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Article

Lucília Verdelho da Costa and Sandro Callerio

(b Lisbon, Aug 26, 1839; d Genoa, Nov 30, 1915).

Portuguese painter, architect and restorer, active in Italy. He came from a middle-class family with trading interests in Italy. In 1854 Andrade went to Genoa, and friendships there with such artists as Tammar Luxoro (1824–99) led him to study painting with Alexandre Calame and later to study architecture at the Accademia Ligustica di Belle Arti. He travelled widely, and in Italy he came into contact with Antonio Fontanesi and Carlo Pittura (1835/6–91), with whom he became one of the most active painters of the Scuola di Rivara. According to Telamaro Signorini, Andrade was among the painters who frequented the Caffè Michelangiolo in Florence. The influence of the macchiaioli painters is also evident from 1863 in his paintings, especially in Return from the Woods at Dusk (1869; Genoa, Mus. Accad. Ligustica B.A.)

Lucília Verdelho da Costa

Andrade’s work represents a transition from the Romantic school of Calame to the Naturalism of the Barbizon school. His landscapes show careful observation of nature. The locations in northern Italy seem to have been chosen for their melancholy and serenity, as in the landscapes of Fontanesi. Andrade’s pastoral scenes at dawn or dusk are seen through morning mists or against sunsets, or they depict uninhabited countryside. Most of these works, for example ...

Article

French, 20th century, male.

Born 1930, in Chatou.

Painter (including gouache).

Nuagisme.

Gérard studied at the École des Beaux-Arts in Toulon from 1949 to 1952, and travelled to Germany the following year, where he was inspired by the Romanticism of Schloss Benrath (near Düsseldorf); his pseudonym combines the castle's name with Nietzsche's first name, Friedrich. He lives and works in Paris....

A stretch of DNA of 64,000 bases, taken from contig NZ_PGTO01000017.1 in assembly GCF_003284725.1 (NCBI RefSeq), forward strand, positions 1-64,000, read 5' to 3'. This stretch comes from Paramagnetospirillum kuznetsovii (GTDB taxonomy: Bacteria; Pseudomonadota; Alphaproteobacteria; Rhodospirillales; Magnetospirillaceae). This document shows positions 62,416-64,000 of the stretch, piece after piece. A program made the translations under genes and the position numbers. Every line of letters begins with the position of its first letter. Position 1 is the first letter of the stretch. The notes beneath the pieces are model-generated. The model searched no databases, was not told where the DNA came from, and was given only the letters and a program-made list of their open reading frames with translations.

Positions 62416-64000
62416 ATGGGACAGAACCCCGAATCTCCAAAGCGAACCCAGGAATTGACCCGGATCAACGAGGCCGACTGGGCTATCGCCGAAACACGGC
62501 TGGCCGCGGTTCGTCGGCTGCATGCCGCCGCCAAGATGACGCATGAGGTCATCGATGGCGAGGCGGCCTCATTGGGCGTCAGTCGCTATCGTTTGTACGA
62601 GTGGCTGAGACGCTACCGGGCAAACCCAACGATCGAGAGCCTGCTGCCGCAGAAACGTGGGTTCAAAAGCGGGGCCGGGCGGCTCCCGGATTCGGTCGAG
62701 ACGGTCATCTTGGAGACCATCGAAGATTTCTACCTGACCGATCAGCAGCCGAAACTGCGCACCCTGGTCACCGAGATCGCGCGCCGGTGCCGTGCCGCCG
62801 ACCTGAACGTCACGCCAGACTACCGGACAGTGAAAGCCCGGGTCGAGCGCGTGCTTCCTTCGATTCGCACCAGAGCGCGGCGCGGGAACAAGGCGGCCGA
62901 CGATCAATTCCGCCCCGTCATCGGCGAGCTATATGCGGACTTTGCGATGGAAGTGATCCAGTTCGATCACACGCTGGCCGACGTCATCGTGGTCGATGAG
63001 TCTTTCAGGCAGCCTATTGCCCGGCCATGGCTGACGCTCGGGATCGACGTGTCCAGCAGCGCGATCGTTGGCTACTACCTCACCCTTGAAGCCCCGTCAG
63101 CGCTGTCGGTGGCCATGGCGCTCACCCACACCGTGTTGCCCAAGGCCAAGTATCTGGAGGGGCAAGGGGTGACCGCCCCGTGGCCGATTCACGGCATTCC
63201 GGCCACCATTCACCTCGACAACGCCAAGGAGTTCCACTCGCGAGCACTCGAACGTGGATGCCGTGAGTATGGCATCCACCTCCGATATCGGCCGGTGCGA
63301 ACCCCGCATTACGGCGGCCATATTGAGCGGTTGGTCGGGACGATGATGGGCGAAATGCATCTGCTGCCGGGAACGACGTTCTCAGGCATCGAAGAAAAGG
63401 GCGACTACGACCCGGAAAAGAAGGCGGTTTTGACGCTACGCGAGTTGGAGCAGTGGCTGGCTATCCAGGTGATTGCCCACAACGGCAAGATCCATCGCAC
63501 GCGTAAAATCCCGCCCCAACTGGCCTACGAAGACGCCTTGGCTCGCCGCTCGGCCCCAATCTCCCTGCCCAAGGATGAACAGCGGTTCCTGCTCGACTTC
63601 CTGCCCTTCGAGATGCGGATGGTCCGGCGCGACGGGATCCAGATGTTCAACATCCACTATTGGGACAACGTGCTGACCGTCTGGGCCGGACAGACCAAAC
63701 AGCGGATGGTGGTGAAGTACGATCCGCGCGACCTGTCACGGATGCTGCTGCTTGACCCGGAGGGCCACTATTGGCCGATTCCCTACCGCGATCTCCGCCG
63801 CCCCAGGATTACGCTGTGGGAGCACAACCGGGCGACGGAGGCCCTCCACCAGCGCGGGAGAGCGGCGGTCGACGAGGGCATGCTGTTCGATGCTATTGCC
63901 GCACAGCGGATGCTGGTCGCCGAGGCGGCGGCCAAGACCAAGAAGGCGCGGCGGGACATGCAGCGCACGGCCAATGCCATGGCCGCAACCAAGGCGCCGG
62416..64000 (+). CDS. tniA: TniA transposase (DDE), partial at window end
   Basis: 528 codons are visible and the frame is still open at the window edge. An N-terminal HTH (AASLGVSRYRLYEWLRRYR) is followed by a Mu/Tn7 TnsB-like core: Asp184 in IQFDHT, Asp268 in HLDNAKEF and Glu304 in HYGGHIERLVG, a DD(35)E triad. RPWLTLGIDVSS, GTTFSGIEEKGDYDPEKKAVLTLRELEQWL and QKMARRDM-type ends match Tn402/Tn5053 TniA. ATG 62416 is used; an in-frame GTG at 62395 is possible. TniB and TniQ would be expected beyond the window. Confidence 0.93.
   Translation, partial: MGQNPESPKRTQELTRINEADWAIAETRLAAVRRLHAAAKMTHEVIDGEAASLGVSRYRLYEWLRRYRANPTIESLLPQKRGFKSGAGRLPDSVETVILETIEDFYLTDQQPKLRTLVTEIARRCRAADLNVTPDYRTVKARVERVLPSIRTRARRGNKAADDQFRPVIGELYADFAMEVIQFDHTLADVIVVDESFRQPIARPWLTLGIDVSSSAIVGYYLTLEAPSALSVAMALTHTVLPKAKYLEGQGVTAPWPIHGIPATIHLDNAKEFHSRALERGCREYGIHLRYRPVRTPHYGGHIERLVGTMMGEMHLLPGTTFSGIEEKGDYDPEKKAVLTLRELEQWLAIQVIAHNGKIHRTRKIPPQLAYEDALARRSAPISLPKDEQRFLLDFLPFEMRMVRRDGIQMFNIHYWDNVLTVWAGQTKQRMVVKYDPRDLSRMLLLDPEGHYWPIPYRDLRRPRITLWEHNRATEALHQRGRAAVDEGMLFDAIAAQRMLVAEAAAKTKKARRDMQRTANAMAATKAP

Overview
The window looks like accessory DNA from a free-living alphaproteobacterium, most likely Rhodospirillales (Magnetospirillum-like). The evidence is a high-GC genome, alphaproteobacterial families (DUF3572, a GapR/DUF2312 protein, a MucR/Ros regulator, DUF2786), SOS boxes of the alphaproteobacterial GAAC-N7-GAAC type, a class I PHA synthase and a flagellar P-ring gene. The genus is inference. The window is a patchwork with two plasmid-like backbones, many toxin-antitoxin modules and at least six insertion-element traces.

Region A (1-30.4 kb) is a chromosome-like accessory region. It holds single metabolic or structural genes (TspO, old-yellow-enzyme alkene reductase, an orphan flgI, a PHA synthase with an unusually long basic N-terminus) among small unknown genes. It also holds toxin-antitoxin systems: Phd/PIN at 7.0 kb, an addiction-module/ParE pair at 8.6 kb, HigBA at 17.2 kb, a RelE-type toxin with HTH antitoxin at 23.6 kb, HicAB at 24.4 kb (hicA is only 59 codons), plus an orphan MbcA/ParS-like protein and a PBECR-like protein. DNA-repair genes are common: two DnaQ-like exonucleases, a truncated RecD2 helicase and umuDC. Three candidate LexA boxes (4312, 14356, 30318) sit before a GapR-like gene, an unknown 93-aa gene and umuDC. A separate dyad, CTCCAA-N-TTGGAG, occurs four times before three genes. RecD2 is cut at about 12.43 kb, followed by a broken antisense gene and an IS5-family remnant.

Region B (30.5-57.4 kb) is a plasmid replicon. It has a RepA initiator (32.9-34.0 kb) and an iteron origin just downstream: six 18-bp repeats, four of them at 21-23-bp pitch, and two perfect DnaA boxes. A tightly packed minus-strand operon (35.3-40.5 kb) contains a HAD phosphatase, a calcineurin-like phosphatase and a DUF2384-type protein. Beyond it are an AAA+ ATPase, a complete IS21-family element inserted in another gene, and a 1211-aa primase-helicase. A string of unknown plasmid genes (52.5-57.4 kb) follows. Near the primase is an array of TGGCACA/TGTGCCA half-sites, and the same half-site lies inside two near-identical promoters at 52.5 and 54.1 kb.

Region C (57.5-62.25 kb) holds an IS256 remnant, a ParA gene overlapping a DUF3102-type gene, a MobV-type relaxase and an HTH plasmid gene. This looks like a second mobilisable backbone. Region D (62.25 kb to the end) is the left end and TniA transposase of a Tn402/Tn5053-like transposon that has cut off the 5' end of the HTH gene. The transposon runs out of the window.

Article

(b Falun, April 11, 1860; d Stockholm, May 7, 1946).

Swedish architect, draughtsman and painter. After studying at the Kungliga Tekniska Högskolan and the Kungliga Akademien för de fria Konsterna (1878–84), with his artist-wife Anna Boberg (b 1864) he made extensive journeys in Italy, France, Spain and the rest of the Mediterranean region, also visiting Britain. Early on he was impressed by the work of H. H. Richardson, and this was reinforced by his visit to the World’s Columbian Exposition in Chicago (1893) and to the studio of Louis Sullivan. Boberg’s highly personal style amalgamated these American influences with impressions from Italy, Spain and North Africa, and his ornamentation in particular is connected both to Sullivan and to the Moorish and Byzantine. Gävle Fire Station (1890) shows clearly the Richardsonian use of the Romanesque with round-arched doorways in heavy granite, picturesque asymmetry and colonette motifs. Industrial buildings for the Stockholm Gas and Electricity Works in the 1890s demonstrate Boberg’s effective use of colourful brick and stone. The surviving portal of an electricity station (destr.) in central Stockholm is decorated by ornamentation of electric light-bulbs with a Sullivanesque sharpness, and postal motifs of a similar nature adorn the Central Post Office (...

Article

Mario Buhagiar

(b Valletta, Aug 14, 1846; d Valletta, March 1, 1930).

Maltese painter. He was the nephew of Antonio Calì (1788–1866) and the cousin of Beniamino Calì (b 1832), both of whom achieved fame as sculptors in Naples in the 19th century. Because of unrest in Italy during the Risorgimento (1796–1870), his parents moved to Malta shortly before his birth. In 1863 he studied in Naples at the Accademia di Belle Arti e Liceo Artistico under Giuseppe Mancinelli (1813–75) and then in the studio of Domenico Morelli, whose dynamic and sensuous work made a lasting impression on him. Another important formative influence was the work of Delacroix, which inspired Calì’s early Death of Dragut (1867; Valletta, Fort St Elmo, War Mus.). This painting, remarkable for its superb colours and vigour, made Calì Malta’s most popular artist. He was extremely versatile and prodigiously prolific, painting in a Romantic style. His output ranges from easel paintings and altarpieces to large-scale decorations for church vaults. His vast oeuvre is uneven in quality and some of his works are spoiled by a sickly morbidity, although he was an excellent draughtsman. His best works are boldly and freely rendered with an exciting exuberant spontaneity. He is best known for the huge ceiling painting of the ...